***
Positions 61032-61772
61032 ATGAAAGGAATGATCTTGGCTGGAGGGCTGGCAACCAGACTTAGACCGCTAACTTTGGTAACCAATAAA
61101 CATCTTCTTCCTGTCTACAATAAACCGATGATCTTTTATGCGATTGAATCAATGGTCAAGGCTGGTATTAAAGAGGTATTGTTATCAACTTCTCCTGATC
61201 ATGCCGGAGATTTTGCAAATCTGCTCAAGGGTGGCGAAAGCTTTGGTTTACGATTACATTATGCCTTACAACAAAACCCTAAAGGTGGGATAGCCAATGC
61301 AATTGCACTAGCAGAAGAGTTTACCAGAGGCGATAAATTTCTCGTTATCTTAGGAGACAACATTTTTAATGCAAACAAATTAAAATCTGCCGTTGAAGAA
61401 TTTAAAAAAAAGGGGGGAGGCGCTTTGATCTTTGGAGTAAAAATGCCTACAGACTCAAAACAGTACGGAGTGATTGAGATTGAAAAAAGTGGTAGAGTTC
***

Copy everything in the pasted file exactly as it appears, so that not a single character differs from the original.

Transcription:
Positions 61032-61772
61032 ATGAAAGGAATGATCTTGGCTGGAGGGCTGGCAACCAGACTTAGACCGCTAACTTTGGTAACCAATAAA
61101 CATCTTCTTCCTGTCTACAATAAACCGATGATCTTTTATGCGATTGAATCAATGGTCAAGGCTGGTATTAAAGAGGTATTGTTATCAACTTCTCCTGATC
61201 ATGCCGGAGATTTTGCAAATCTGCTCAAGGGTGGCGAAAGCTTTGGTTTACGATTACATTATGCCTTACAACAAAACCCTAAAGGTGGGATAGCCAATGC
61301 AATTGCACTAGCAGAAGAGTTTACCAGAGGCGATAAATTTCTCGTTATCTTAGGAGACAACATTTTTAATGCAAACAAATTAAAATCTGCCGTTGAAGAA
61401 TTTAAAAAAAAGGGGGGAGGCGCTTTGATCTTTGGAGTAAAAATGCCTACAGACTCAAAACAGTACGGAGTGATTGAGATTGAAAAAAGTGGTAGAGTTC